IT is hoped that the recent tete-a-tete between the heads of today’s superpowers at Mar-a-Lago made clear the obvious fact that conflict in today’s world between superpowers and even smaller nations who now have nuclear capability is, to say the least, catastrophic.
China, the world’s second largest economy and largest importer of natural resources is expected to beef up its security. This is the natural flow of history.
It would be wrong, however, for the world to see this development as a precursor to hegemonic tendencies.
These suspicions can only escalate tensions. China is fully aware that the cost of hegemony far outweighs the benefits. China faces Russia in the north; Japan and Korea, with US military alliances, to the east; Vietnam and India to the south; and Indonesia and Malaysia not far away. Indeed, most of these countries have a credible defense force and will not likely succumb meekly to invasion as was the case against the Japanese in the last world war.
Another reason for Chinese hesitancy is the fact that it has yet to consolidate its economic gains given that the interior of China is still largely underdeveloped.
The Sino-US relationship cannot fall into the Thucydides trap which is zero-sum gaming. There is by far a lot of complementarity in their relationship which today could be developed into a win-win situation.
But both sides have the responsibility to take into account each other’s phobias. Obama’s pivot to Asia and the movement of 60 percent of its navy to the Asia Pacific in an obvious containment policy vis-à-vis China can only feed Chinese phobia that an outside power or powers will establish military deployments around China’s periphery capable of encroachments on its territory. Whenever China perceived a threat to its territorial integrity, it went to war –in Korea in 1950, against India in 1962, along the northern border with the Soviet Union in 1969, and against Vietnam in 1979.
On the other hand, America’s fear is of being pushed out of Asia and losing its dominance of the Asia Pacific which she enjoyed after World War II.
Both the US and China have expressed time and time again their determination to have a modus vivendi in the Asia-Pacific region and to respect each other’s vital interests. They are joined in these aspirations by other Asian countries, many of them significant powers in their own right, like Japan, South Korea and Taiwan. These countries will insist on developing their capacities for their own national reasons, not as part of a contest of outside powers. They do not regard themselves as favoring US containment policy, nor of a revived Chinese tributary order. They will aspire to good relations with both China and the US and will resist pressure to “choose” between the two.
Can the fear of hegemony of the US and the nightmare of military encirclement of China be reconciled?
The concept of a Pacific Community whereby the US and China could co-evolve, wherein their two societies could progress on parallel, albeit on different tracks, would ensure that the US and China pool efforts, with each other and with other states, to bring about a more stable world order.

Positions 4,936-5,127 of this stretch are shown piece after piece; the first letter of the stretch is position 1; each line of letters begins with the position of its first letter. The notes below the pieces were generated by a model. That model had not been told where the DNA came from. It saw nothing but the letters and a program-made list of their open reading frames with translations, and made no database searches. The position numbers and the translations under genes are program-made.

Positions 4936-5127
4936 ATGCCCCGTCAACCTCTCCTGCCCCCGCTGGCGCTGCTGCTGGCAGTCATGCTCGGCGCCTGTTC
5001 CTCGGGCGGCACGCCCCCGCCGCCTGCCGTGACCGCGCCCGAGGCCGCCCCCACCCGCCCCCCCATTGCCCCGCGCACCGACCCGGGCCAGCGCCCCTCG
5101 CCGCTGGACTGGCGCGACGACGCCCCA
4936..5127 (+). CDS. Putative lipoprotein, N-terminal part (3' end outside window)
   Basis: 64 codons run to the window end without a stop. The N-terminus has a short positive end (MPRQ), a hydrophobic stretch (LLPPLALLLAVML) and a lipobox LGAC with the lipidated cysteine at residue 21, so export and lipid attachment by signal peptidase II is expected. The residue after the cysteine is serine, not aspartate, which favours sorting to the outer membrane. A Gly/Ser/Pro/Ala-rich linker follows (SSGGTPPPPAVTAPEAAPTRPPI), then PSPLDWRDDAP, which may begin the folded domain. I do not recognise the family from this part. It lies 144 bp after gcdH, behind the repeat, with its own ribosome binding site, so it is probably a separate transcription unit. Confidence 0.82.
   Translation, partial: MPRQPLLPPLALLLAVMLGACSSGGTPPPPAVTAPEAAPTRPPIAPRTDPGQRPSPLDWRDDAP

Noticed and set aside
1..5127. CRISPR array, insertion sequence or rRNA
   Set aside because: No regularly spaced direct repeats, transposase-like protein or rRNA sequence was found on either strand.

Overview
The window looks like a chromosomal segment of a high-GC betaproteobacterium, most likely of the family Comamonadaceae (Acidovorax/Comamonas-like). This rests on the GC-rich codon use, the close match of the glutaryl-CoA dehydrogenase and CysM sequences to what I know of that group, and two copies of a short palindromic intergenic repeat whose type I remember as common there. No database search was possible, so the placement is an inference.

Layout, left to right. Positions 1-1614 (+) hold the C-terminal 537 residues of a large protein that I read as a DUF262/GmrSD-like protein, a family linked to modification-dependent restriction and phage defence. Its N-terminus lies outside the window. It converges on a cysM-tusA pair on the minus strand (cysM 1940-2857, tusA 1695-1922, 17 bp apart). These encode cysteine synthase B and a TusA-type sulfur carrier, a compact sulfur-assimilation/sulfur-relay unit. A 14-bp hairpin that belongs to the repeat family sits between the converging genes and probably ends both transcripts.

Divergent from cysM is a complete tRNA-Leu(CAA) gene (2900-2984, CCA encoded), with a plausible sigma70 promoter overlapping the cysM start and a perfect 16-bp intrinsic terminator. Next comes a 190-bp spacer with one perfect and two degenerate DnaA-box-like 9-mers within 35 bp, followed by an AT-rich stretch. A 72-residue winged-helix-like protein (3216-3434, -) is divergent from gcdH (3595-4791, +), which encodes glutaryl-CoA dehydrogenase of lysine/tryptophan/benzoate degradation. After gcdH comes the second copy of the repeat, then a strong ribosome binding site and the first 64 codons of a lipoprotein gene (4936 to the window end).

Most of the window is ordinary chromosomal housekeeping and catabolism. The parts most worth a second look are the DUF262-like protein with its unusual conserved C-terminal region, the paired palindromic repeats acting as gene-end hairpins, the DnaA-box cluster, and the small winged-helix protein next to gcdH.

This year the Philippines is hosting the Asean summit which raises the hope that the contentious issue of the South China Sea, claimed by some countries, including ours, will finally be resolved with the signing of a Code of Conduct in the South China Sea that will cease to be just a lofty aspiration and become an enforceable document.
MOU between PCFR and the CPIFA
Last Monday in Manila, the Philippine Council for Foreign Relations, an organization established in 1985 by some of our most distinguished diplomats, signed a memorandum of understanding with its Chinese counterpart, the Chinese Peoples Institute of Foreign Affairs, to cooperate in advancing Track 2 diplomacy, or people-to-people dialogue, as distinguished from Track 1 diplomacy which involves government-to-government negotiations. The MOU initiates Track 2 diplomacy between this country and China
The advantage of this mechanism is that policy options and possible solutions to crisis situations can be derived from public discussions away from the negotiating table where oftentimes hardline positions are already cast in stone without the benefit of public scrutiny, at least in this country.
In the history of international relations, many Track 2 positions have resulted in Track 1.5 diplomacy where state and non-state actors cooperate in conflict resolution. This is only proper given that foreign policy is an extension of domestic policy which is not only concerned with foreign policy but also with development issues, be they be socio-economic or even cultural.
In the case of the PCFR given its broad membership which include retired members of the foreign service, the military establishment, academia and the business sector, it is well positioned to propose for consideration by the government balanced foreign policy initiatives which will be the product of extensive workshops, in-depth analysis and dialogues with partners like its Chinese counterpart..
The first activity following the signing of the MOU was a roundtable discussion held at the Development Academy of the Philippines. The undersigned opened up the forum with an observation which was framed as a question, the gist of which was the following:
Given the good relations between this country and China which spans some 1,000 years and has produced a few million Chinese-Filipinos, why are we now engaged in territorial disputes and how can we overcome this which I agree is not the sum total of our relations?
The opening statement was followed by a lively discussion which we hope will be the precursor of even more productive interactions in the near future.
Ambassador Jose V. Romero Jr is the chairman of the Philippine Council for Foreign Relations.